Click here to download a 1600 x 1200 JPG image showing the rewiring and repairing of the upper stop rail.
Rewiring and repairing the upper staop rail.
Wiring on a curve like that is not too easy...

I had started using jOrgan since the MidiTzer only had two manuals, and I also wanted stop control on the console like it would have if there were still pipes attached. My dreams came true as I discovered jOrgan could be set up to control stops using any MIDI message, and all a I had to do was click the '...' button on each stop and flip each corresponding tab on the console.

Click here to download a 1600 x 1200 JPG image showing a back view of console showing boards and wiring.
Back view of console showing boards and wiring.
Everything is a mess, just installed for testing.
Wire loom will be installed later and wiring organised.
Also seen is the display board for the console controller,
later to be installed in a drawer.

After that time consuming and tedious project, I had a playable organ for the first time. As time progressed jOrgan got more and more powerful, and I was already experiencing major polyphony issues while playing lots of stops. This is the point I went back to eBay and bought four SoundBlaster Live! Value cards and an Audigy ES, and installed them into two computers, connected together with MIDI-OX. One computer was for Tibias only since they needed the most polyphony, and I installed two cards there, dividing the Tibia stops up evenly between the two cards. In the other computer, I installed the remaining 3 sound cards, with the Audigy being used exclusively for traps. This allowed me to play the organ with every stop tab down and still not drop notes.

Click here to download a 1600 x 1200 JPG image showing the console after most of the restoration has been done.
Here is my latest photo of the organ, with the first coat of finish complete.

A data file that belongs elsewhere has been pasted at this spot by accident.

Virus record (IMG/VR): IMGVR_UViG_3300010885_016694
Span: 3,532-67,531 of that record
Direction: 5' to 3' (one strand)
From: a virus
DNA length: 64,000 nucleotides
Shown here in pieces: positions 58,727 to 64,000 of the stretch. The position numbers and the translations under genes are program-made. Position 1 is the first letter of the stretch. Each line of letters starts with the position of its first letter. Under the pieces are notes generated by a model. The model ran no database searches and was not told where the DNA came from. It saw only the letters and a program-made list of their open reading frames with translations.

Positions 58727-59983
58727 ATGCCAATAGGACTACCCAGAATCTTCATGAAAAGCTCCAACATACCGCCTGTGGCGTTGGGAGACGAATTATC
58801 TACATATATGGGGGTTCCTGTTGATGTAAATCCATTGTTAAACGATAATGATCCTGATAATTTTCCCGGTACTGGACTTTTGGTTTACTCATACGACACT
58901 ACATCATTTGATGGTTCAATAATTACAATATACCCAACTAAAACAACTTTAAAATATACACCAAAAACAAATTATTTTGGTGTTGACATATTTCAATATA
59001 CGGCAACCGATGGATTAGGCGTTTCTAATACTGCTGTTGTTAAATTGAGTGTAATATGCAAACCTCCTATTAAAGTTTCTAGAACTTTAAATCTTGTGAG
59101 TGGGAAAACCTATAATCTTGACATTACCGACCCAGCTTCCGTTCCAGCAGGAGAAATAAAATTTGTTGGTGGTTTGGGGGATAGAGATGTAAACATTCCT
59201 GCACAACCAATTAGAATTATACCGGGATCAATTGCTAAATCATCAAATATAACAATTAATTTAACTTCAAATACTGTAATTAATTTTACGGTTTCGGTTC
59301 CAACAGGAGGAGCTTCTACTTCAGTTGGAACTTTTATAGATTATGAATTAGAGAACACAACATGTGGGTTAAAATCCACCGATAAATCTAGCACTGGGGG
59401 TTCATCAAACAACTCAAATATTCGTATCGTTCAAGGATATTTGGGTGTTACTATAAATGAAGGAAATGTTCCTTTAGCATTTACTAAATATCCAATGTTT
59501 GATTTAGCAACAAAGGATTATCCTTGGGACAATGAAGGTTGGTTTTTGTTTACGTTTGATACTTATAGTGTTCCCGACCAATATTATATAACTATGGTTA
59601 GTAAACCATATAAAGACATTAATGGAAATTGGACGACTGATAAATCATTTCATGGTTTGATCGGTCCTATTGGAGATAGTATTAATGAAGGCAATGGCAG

The next steps are to finish the cosmetic work on the cabinet, regulate the manuals, and repair the combination action, plus quite a few other things I can't think of at the moment. I'll probably still be working on it when I'm 50 years old.

Click here to download a x JPG image showing a side view of the console.
Side view of the console. Some panels have one
coat of Tung Oil on them. The bench was just stained about 2 days ago
and I like how it turned out. Adding the Tung Oil will be fun.

Listen to free music downloads from Aaron Stayt!

Music Coming Soon!

Aaron Stayt and Lynn Walls will soon be getting together so Lynn can give the massive Kilgen a whirl. At that time, recordings of this wonderful installation are to be made.

When these recordings are submitted to Walnut Hill, they will be posted here. Stay tuned...

Getting inducted to the Wall of Fame is easy!

Who doesn't want recognition for their efforts with the Mighty MidiTzer? Now, you can get noticed on the Walnut Hill Wall of Fame! Folks will see your pictures and be able to go directly to your site by clicking on them. We hope to see many more inductees here in the days ahead as folks step out with their Mighty MidiTzers. So... Dust off those cameras and get snappin'. Also, if you have recordings or any other content you want featured, we can put those here as well.

Email The Bone Doctor to find out how you can be among the ranks of those who are pioneering this Mighty Virtual Theatre Pipe Organ. Join TOSF and Walnut Hill VTPO and make your intentions known to all the folks in VTPO land. We are always glad to recognize those who make the TPO kingdom a better place!

Go back to The Walnut Hill Featured Organ main page. Go back to Visit Other Mighty MidiTzer Websites page. Go back to Per Schultz's Mighty MidiTzer page. Go to the Walnut Hill Graphical Website Map Go forward to Frank Vanaman's Mighty MidiTzer page. Go forward to The Mighty MidiTzer Project main page. Go forward to Hot Links For Organ Lovers Page.